“The greatest part of the tragedy is that Ireland actually had plenty of food.” Bill Bryson, At Home: A Short History of Private Life, p. 85.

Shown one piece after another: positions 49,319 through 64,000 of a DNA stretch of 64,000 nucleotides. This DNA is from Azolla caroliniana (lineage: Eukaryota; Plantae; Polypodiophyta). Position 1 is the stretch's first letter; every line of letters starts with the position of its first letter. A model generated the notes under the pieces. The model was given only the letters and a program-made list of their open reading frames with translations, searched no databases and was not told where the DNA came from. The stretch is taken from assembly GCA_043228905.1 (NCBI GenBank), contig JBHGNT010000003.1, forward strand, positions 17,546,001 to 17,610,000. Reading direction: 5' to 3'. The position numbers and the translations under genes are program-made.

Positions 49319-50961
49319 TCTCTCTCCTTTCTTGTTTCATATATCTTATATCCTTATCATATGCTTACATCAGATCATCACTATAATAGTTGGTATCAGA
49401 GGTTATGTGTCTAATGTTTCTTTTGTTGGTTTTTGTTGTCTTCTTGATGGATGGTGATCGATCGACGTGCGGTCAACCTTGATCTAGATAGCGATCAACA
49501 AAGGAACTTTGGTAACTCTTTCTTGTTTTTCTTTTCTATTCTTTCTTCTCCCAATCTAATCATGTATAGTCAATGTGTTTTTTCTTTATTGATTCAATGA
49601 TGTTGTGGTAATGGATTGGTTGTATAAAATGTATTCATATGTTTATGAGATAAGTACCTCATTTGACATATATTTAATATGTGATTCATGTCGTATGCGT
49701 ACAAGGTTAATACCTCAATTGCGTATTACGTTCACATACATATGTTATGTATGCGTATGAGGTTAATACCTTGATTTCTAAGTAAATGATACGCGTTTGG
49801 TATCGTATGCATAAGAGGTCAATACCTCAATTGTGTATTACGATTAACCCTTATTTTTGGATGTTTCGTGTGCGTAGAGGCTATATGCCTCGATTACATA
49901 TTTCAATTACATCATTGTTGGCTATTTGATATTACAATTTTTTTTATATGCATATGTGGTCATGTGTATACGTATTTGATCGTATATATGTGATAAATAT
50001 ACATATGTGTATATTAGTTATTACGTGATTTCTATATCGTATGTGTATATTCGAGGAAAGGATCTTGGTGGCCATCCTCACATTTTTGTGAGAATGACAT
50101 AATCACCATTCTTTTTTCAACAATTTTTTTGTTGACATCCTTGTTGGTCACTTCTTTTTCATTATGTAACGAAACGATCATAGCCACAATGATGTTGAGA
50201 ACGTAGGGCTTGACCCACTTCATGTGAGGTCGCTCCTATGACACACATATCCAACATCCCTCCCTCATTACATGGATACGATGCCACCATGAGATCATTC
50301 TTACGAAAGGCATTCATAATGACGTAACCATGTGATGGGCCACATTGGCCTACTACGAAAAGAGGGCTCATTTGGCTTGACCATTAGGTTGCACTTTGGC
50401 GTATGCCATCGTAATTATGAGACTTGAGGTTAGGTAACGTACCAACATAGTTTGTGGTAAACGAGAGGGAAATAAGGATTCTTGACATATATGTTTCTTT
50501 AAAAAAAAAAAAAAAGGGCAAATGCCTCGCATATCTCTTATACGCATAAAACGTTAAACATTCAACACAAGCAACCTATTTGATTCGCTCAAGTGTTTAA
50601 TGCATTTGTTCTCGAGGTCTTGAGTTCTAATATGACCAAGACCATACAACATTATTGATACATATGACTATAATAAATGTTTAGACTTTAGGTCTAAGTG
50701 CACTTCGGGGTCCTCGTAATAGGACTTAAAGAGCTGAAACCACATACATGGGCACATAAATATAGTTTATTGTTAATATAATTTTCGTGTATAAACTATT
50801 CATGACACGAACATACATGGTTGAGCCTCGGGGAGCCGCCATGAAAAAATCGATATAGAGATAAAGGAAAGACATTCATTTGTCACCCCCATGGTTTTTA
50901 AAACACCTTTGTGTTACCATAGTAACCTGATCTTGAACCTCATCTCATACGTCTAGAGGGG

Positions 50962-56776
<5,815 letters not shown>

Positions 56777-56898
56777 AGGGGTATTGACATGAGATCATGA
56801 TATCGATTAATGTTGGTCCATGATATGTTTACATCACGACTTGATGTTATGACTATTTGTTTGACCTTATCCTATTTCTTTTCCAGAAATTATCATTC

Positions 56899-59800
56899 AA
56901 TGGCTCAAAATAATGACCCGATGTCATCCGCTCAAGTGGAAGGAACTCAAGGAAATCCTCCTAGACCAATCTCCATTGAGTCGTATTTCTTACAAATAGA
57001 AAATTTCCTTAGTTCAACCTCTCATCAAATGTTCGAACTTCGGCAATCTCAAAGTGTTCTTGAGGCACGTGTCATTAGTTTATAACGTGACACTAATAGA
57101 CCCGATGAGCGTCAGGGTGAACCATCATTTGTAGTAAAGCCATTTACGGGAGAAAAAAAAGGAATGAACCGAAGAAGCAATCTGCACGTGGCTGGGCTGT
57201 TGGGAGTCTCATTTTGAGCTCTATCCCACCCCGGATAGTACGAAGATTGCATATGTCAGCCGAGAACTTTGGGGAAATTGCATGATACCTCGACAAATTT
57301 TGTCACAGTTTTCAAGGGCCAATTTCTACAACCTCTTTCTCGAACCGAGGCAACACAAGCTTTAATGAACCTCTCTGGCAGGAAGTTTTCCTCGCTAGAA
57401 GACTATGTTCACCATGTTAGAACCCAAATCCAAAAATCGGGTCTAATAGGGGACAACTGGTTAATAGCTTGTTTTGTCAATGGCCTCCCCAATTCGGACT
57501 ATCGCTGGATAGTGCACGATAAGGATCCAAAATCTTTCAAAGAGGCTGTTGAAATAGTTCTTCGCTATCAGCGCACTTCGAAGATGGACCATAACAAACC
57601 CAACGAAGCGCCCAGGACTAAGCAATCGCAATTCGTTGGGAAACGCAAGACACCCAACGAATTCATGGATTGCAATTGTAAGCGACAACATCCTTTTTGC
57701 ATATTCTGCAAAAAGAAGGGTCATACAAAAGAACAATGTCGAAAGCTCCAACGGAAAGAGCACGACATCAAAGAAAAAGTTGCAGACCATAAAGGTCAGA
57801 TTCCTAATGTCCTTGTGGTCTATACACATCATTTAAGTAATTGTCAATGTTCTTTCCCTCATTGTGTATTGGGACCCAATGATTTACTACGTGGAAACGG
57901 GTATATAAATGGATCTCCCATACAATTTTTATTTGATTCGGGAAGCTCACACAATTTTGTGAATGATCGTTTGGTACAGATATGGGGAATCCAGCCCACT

You know Mama would kill me for saying this, but I really hate Peggy Mack. Mama has always said that hate reflects much more poorly on the hater than on the hatee. I can accept that it reflects poorly on me, but Peggy Mack drove me to this. She is just so icky. Damnation, I’m into words so I probably should come up with a much better descriptive word than icky. Peggy Mack is awful, abominable (not to be confused with abdominal), deplorable, and undeservedly brilliant. She’s the best speller in the history of the universe. And I will defy Mama giving me the stink eye to say that I truly hate her. Peggy Mack looks like the spawn of vampires, like she has never seen sunlight. Her pale skin is practically translucent. Her hair appears never to have been washed and it hangs over her gray eyes in greasy ringlets. She is at least 6 inches shorter than anyone else in our 7th grade class and she only speaks when absolutely necessary—like when she spells the word parsimonious or when Sister Patrick Joseph calls the roll. When called, Peggy Mack squeaks out a quiet little utterance that indicates she is in her assigned seat near the door, first row, first seat, as far away from the rest of us as Sister could have placed her. And she is the weirdest person I have ever known. Believe me—more than once I have been in the girls’ room and Peggy Mack has been in the stall next to me, sitting on the floor, rocking back and forth and quietly banging her head against the metal divider between the stalls. Sometimes she rocks while sitting at her desk, first seat, first row, near the door. But the bathroom is where the really serious rocking takes place. I worked my derriere off (derriere is a French word—I’ve learned to spell some foreign words too) to win the diocesan spelling bee. Sister Patrick Joseph kept a group of her star spellers after school for two months preparing for the spelling bee. Sorry to tell you that the wretched Peggy Mack was one of the stars. Sister relentlessly drilled us on words, including geographical words like rivers in Africa that I never heard of and medical words like the words for diseases I hope I never catch. When given a word to spell, Peggy Mack would look out the window and very quietly spell every word perfectly, just like someone was outside the window holding a sign with the word on it. Have I said that I hate Peggy Mack? On the day of the spelling bee I was humiliated by misspelling the word accommodate in the third round. The buzzer was louder than ever and I was sent back to my seat like some kind of moron. I know how to spell accommodate but I lost focus and left out an m. Peggy Mack came after me. She spelled it correctly of course and I thought I saw a hint of an evil grin on her wormy lips. She went on the win the spelling bee, took home a trophy that was nearly as big as she is, a bouquet of pink and red carnations, and a big fat Webster’s Dictionary. I was in a funk the whole way home and for days after the spelling bee. Mama got so frustrated with my behavior as a sore loser that she made me sit at the kitchen table and gave me one of her speeches. She told me that it was wrong for me to hate Peggy Mack, that the poor child had done nothing to deserve my scorn. She said I should have some empathy (I know how to spell that too) for Peggy Mack because she doesn’t fit in with the other kids at all. Mama explained that Peggy Mack’s family had moved here from Ireland just after she was born and she suspected that the scrawny, strange child with no friends and odd behavior was a victim of the potato famine in Ireland and that she had not developed normally. I didn’t know there was a potato famine in the late 1940s when Peggy Mack was born but Mama firmly believed that the “residual effects of starvation” had been passed down through many generations of Irish people. So just to prove Mama wrong I went to the library and looked up the Irish potato famine. Seems there was more than one famine, that many people left Ireland because they were starving. Just to prove that Peggy Mack was weird and came from some sort of dysfunctional (I can spell that too) heritage, I read part of the book to Mama: “The greatest part of the tragedy is that Ireland actually had plenty of food.”